When the US refused to hand over the exiled Mohammad Reza Shah, student supporters of the Islamic Revolution stormed the US Embassy in Tehran and held the staff hostage from November 4, 1979 to January 20, 1981. Saddam Hussein took advantage of the chaos and started the 7-year Iran-Iraq War. In 1988, after ticking off the US by threatening the oil supply, Khomeini finally accepted a truce. Next followed two somewhat moderate presidents who attempted to rebuild Iran with a focus on capitalism. Akbar Hashemi-Rafsanjani, who served from 1989-1997, was a master politician who did what he could to repair relations with the West while condemning both the Iraqi invasion of Kuwait and the subsequent US invasion of Iraq. He also condemned the Iranian terrorist group the Mujahedeen and spoke for human rights, but refused to lift the fatwa (hit order) Khomeini had placed on Salman Rushdie. Next came Mohammad Khatami (1997-2005). He attempted to go further, advocating tolerance and reconciliation with the West and Asia. Unfortunately, his desires for reconciliation with conservatives in Iran were not strong enough to override their prejudices, and his reforms caused him to lose the support of the Supreme Leader.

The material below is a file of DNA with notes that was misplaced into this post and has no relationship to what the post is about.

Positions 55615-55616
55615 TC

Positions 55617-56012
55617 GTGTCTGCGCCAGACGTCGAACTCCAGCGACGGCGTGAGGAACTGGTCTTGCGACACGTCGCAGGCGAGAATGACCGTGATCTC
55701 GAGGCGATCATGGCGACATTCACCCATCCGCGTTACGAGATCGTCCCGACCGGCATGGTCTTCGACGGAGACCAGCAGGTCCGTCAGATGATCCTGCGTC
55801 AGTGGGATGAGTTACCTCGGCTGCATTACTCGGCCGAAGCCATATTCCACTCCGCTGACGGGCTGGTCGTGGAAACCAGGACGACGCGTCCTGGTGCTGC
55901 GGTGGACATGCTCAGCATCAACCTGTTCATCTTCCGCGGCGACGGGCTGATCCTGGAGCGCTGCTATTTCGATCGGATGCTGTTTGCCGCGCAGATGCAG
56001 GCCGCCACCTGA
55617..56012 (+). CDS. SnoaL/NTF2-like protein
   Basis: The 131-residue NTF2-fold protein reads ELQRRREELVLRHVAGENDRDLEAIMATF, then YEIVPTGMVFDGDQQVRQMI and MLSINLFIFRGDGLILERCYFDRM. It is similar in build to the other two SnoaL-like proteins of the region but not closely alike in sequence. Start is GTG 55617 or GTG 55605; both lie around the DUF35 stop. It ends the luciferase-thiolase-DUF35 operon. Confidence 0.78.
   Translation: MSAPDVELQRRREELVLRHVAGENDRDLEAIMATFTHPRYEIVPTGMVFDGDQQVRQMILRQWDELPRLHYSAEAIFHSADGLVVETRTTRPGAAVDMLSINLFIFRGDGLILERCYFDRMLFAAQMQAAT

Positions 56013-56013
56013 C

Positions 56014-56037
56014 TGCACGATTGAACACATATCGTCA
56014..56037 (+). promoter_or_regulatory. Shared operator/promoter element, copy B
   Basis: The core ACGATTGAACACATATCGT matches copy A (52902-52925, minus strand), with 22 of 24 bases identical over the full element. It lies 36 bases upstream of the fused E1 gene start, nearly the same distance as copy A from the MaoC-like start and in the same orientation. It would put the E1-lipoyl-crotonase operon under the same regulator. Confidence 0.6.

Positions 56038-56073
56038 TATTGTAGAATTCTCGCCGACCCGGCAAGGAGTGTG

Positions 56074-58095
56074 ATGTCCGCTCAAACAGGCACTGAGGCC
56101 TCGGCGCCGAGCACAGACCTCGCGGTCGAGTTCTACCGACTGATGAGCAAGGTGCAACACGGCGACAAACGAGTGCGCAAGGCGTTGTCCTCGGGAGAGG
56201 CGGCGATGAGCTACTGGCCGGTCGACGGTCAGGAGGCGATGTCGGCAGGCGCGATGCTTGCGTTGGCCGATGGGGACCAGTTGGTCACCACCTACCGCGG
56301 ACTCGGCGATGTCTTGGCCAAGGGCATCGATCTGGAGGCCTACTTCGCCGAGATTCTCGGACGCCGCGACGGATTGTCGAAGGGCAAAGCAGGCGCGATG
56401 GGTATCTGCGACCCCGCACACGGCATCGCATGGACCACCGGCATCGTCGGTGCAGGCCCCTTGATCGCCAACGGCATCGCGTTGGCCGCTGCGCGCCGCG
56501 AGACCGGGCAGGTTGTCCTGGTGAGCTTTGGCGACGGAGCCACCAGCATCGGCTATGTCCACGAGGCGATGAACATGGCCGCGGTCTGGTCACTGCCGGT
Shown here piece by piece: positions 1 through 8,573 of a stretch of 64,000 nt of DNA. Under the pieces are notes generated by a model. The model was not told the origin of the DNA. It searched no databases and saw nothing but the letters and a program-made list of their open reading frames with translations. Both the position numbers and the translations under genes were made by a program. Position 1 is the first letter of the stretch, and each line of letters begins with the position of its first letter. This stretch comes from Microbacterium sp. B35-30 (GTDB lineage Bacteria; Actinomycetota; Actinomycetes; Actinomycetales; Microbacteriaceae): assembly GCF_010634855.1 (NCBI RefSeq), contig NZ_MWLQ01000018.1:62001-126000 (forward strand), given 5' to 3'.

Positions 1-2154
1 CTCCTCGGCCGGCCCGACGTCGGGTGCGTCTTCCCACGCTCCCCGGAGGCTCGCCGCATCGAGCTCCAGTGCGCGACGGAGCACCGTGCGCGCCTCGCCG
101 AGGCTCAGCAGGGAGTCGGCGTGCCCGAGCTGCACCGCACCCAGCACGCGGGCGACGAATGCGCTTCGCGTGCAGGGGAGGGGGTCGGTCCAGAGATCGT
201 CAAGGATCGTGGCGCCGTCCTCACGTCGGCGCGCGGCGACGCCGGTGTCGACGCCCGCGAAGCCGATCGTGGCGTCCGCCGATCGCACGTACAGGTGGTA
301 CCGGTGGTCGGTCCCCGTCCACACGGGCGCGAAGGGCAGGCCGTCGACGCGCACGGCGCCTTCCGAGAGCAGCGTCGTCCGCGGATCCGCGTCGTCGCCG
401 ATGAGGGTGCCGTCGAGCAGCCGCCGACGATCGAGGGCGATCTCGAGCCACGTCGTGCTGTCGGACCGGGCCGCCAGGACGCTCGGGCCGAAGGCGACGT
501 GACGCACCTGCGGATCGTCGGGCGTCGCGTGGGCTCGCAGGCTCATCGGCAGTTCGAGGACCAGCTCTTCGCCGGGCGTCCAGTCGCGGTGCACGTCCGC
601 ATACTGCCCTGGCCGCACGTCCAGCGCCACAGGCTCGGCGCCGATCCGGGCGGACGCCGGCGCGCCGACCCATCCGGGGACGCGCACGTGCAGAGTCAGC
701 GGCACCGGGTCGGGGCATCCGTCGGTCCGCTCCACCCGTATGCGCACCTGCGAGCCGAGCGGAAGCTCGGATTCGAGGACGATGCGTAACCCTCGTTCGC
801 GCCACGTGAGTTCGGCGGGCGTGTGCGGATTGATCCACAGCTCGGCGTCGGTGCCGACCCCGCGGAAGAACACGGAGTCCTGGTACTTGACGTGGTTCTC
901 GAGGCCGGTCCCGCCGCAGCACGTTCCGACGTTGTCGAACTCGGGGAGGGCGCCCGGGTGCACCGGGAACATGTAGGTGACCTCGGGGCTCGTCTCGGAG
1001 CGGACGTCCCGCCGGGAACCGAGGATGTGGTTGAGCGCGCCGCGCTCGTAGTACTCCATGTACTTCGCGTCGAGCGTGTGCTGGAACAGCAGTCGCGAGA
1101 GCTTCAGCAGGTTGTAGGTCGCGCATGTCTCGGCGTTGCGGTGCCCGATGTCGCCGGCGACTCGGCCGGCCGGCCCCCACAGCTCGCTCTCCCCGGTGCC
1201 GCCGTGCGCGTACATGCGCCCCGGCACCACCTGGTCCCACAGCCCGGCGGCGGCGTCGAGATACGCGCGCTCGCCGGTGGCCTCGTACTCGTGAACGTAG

It was during the presidency of Mohammad Khatami that Saeed Abedini converted from Islam to Christianity. As a convert, he was not allowed to worship with those who were born into Christian families. So he, with other converts, relied on a system of underground house churches that pock Iran. He met and married his American-Iranian wife, Naghmeh, in 2002, and the two became leaders in the house church movement, traveling to 30 cities and setting up 100 churches. Khatami and the Supreme Leader were distracted with economic reform, international reconciliation, and each other, and largely ignored the house churches and their leaders.

But neither Rafsanjani nor Khatami were completely successful in their desires for reform. The ultra-conservative Iranian Revolutionary Guards continued to grow in power. Improvements didn't reach the rural areas that needed them most. In 2005 Khatami reached his maximum two terms, and Mahmoud Ahmadinejad was elected president or Iran.

Ahmadinejad reversed his predecessors' social course. He had always been politically conservative, and had even been removed as provincial governor by Khatami. His first term was characterized by criticism from the public for his economic reforms and human rights violations. His second was known for criticism from the Supreme Leader for corruption allegations.

When Ahmadinejad was elected president, Saeed and Naghmeh Abedini knew it was time to leave. They fled to America where they raised their two children. Saeed made several trips back to Iran to visit family and work on social projects, such as the orphanage in Rasht. In 2008, he became an ordained minister in the US; in 2009, he was detained in Iran and only released after he swore to stop his work with the house church network. A year later, Saeed became a US citizen.